Detroit’s Performance Laboratory: Journey to the Interdisciplinary Fringe – A Review by Edmund Lingan   3 comments

If you are one of those people who sit around at night thinking to yourself – “When the hell is something interesting going to happen? Where will I get my next fix of the avant-garde, the experimental, the weirdly honest?” – then I do not understand why I did not see you, kindred spirit, at the Performance Laboratory’s “Death Show” last night. You should go there in December, when this completely democratized variety show of performance art will open again with a new theme.

Detroit’s Performance Laboratory is a performance development incubator. As far as performers and audiences are concerned: it will appeal most to the adventurous souls who long to journey to the edge of art, to the interdisciplinary urban wilderness of expression where anything – and I do believe I mean “anything” – can happen. Last night a satanic high priest disguised as a 1950s housewife apparently sacrificed several fresh tomatoes with a claw hammer while a kitchen timer ticked away. A bassist projected stories of the beginning and end of the universe, and played the complete birth and death of the universe in 13 minutes and change. A monologue artist simulated masturbation on the stage, and followed this with a monologue that expressed her fear that her family may only learn to accept her lesbianism in the afterlife. A novelist crawled into the room, zombified and dressed in decaying black tails, and spoke of wild ruminations that are too complex to discuss here. And all of this is FREE, for god’s sake. Emilia Javanica and Carrie Elizabeth Morris, who are the co-curators of the Performance Laboratory, only ask for donations after the show. It was the most low pressure call for financial support I’ve ever seen.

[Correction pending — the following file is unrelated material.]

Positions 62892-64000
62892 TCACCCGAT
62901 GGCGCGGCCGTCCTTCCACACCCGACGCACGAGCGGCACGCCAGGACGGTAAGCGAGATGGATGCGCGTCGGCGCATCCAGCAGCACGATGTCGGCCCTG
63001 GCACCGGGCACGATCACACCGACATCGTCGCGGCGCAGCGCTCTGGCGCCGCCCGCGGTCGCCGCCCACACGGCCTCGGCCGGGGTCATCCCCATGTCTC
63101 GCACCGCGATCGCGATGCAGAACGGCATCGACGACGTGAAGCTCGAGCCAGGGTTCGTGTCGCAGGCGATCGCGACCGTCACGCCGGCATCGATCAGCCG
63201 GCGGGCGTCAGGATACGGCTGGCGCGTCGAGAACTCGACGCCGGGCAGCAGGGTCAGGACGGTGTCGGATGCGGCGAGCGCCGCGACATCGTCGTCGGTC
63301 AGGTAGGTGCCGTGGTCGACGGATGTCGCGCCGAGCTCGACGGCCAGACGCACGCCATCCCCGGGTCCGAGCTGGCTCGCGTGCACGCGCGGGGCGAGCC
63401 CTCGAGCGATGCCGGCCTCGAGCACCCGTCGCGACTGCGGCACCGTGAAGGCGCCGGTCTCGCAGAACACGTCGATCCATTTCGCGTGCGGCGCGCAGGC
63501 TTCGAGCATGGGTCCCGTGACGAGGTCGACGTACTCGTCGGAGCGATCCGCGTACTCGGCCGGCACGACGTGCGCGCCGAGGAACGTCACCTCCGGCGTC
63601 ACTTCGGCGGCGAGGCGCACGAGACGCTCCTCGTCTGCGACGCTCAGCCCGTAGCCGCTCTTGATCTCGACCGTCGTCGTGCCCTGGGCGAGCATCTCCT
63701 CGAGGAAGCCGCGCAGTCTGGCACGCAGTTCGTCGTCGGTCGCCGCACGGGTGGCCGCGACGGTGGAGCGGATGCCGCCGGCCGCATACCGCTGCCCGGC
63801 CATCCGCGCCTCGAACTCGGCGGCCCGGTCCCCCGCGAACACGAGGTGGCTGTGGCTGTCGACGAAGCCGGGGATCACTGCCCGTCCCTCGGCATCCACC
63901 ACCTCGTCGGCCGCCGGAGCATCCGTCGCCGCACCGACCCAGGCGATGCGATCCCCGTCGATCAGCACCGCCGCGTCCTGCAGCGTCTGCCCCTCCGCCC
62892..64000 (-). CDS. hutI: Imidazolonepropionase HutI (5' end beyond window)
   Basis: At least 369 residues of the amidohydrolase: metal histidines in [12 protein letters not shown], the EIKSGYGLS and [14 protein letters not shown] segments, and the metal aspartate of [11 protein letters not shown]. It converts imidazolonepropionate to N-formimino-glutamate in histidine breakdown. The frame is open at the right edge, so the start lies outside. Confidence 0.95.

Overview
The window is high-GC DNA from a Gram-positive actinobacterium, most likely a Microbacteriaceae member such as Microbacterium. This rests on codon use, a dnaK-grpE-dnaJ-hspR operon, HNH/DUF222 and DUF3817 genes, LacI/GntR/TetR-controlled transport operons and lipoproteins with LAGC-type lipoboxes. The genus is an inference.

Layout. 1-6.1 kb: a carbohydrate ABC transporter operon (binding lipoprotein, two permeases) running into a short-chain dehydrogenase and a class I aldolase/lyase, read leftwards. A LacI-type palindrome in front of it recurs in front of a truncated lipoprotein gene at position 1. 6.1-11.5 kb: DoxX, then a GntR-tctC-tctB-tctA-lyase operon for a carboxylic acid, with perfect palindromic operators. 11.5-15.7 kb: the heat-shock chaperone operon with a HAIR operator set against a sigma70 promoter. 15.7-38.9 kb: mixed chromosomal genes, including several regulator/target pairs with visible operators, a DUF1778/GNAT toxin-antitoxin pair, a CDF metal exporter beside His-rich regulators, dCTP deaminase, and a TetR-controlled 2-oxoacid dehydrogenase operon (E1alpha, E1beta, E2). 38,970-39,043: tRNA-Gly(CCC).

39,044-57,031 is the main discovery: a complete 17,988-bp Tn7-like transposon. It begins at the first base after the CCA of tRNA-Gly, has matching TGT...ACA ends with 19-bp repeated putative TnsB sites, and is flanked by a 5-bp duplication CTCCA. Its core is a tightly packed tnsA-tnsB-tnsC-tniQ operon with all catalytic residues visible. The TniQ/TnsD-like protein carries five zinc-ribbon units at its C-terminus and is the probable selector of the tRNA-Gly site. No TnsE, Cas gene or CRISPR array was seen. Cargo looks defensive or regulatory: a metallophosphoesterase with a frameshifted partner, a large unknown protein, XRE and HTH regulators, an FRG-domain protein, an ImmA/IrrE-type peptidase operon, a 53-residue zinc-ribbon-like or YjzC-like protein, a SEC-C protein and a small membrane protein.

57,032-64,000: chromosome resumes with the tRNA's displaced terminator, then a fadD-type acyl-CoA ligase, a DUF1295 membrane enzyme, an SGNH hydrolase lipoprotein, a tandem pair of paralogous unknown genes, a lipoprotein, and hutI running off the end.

In short, the Performance Laboratory is a classic performance art development program. It is democratic in every way: anyone can afford to see it. Anyone can perform there. Anyone who lives on the borders of art and life should be chomping at the bit to put in a proposal for performance (they are always happy to put newcomers on the stage) and gearing up to race to 5141 Rosa Parks Blvd., the location of the Contemporary Art Institute of Detroit, which houses the Performance Laboratory. Performance artists, media artists, and multimedia artists of all kinds in  South Michigan  and North Ohio have a home at the Performance Laboratory. They have a place to find like-minded artists, and get to know who else out there is treading the boards in an experimental and unpredictable way.

If you want to see something fascinating, daring, in development, and pleasingly off-balanced on a regular basis, you should become a devoted audience member of the bi-monthly Performance Laboratory shows. They need you. They deserve you. Go.

For more information about the Performance Laboratory, see their Facebook page:

http://www.facebook.com/pages/The-Performance-Laboratory/139602749441643

Anyone interested in performing should contact the Performance Laboratory at:

performancelab@thecaid.org

For more information about the Contemporary Art Institute of Detroit, see:

http://www.thecaid.org/

Edmund B. Lingan is a director of theatre, a theatre and performance art historian, and an Assistant Professor of Theatre at the University of Toledo’s Department of Theatre and Film. He got his PhD. in theatre from the Graduate Center of the City University of New York in 2006 and moved to Toledo, OH in 2007.

Advertisements

3 responses to “Detroit’s Performance Laboratory: Journey to the Interdisciplinary Fringe – A Review by Edmund Lingan

Subscribe to comments with RSS.

  1. Thank you for such a fantastic review!!! For anyone interested in performing, you can contact us at: performancelab@thecaid.org. We will be posting December’s theme on our facebook page very soon. Can’t wait to see you there!

  2. Pingback: Die Tomato, Die!!! « Art Smoothie

  3. Nowhere other than the Performance Lab can anyone test every performative theory–from Zero Wall or No Wall Theatre to The Zombie As The 21st Century Clown–all the while discovering fresh minds way too valuable to simply eat.

Leave a Reply

Fill in your details below or click an icon to log in:

WordPress.com Logo

You are commenting using your WordPress.com account. Log Out /  Change )

Google+ photo

You are commenting using your Google+ account. Log Out /  Change )

Twitter picture

You are commenting using your Twitter account. Log Out /  Change )

Facebook photo

You are commenting using your Facebook account. Log Out /  Change )

w

Connecting to %s

%d bloggers like this: